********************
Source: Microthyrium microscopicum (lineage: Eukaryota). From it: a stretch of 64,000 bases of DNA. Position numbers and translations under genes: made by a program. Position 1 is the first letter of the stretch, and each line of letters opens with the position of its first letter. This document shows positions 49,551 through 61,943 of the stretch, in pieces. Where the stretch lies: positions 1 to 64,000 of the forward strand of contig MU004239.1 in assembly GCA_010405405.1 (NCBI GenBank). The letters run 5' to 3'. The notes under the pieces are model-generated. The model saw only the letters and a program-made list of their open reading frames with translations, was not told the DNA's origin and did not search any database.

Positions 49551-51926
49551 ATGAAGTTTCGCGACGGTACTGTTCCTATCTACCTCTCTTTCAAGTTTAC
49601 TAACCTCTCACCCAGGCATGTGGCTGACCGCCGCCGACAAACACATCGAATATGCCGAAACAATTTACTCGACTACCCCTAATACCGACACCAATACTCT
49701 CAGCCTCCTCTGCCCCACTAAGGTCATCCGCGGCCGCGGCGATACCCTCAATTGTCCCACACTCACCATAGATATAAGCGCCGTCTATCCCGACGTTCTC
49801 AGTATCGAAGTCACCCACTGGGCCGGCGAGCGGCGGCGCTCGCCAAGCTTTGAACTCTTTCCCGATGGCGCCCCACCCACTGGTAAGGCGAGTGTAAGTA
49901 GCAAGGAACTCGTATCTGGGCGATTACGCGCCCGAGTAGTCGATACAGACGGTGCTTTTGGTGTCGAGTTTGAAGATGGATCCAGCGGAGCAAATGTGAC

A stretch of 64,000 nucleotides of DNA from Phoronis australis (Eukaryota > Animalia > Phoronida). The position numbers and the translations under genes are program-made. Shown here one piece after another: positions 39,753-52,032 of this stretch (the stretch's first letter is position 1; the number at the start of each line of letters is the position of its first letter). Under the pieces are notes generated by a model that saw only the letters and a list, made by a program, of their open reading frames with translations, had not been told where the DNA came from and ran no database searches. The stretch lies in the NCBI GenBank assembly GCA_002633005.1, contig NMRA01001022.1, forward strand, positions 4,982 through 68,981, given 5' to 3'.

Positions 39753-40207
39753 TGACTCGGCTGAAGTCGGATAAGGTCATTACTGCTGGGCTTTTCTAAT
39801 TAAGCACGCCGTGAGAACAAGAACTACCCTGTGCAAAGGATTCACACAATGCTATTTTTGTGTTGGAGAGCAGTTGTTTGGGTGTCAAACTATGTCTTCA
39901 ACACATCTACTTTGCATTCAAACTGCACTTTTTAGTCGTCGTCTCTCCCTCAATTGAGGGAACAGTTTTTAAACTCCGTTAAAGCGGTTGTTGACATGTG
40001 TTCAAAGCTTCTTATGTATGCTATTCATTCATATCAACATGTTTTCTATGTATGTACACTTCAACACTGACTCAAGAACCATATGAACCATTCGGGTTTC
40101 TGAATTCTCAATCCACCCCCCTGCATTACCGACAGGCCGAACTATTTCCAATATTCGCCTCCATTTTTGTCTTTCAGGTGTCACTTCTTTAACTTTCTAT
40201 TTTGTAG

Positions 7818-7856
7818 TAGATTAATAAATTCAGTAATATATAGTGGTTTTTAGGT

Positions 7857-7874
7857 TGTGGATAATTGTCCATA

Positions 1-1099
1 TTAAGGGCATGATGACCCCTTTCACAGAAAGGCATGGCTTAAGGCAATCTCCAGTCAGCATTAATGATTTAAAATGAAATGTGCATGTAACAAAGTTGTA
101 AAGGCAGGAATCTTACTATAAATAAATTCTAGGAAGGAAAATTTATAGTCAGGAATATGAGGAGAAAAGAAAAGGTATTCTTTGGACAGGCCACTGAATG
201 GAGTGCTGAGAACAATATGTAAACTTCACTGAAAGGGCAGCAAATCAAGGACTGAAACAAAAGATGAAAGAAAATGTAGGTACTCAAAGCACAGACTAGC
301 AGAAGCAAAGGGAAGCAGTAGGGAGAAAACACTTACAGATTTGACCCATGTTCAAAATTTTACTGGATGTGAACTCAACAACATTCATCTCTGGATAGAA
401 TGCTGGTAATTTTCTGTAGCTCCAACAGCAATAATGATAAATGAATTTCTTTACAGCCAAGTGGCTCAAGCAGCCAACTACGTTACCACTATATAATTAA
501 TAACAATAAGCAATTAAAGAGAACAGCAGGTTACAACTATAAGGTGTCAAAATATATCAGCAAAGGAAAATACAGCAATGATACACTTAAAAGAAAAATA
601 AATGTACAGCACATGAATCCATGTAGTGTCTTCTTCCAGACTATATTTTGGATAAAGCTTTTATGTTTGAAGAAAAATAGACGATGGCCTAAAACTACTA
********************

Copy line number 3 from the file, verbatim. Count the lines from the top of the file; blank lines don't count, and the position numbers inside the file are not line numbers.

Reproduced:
49551 ATGAAGTTTCGCGACGGTACTGTTCCTATCTACCTCTCTTTCAAGTTTAC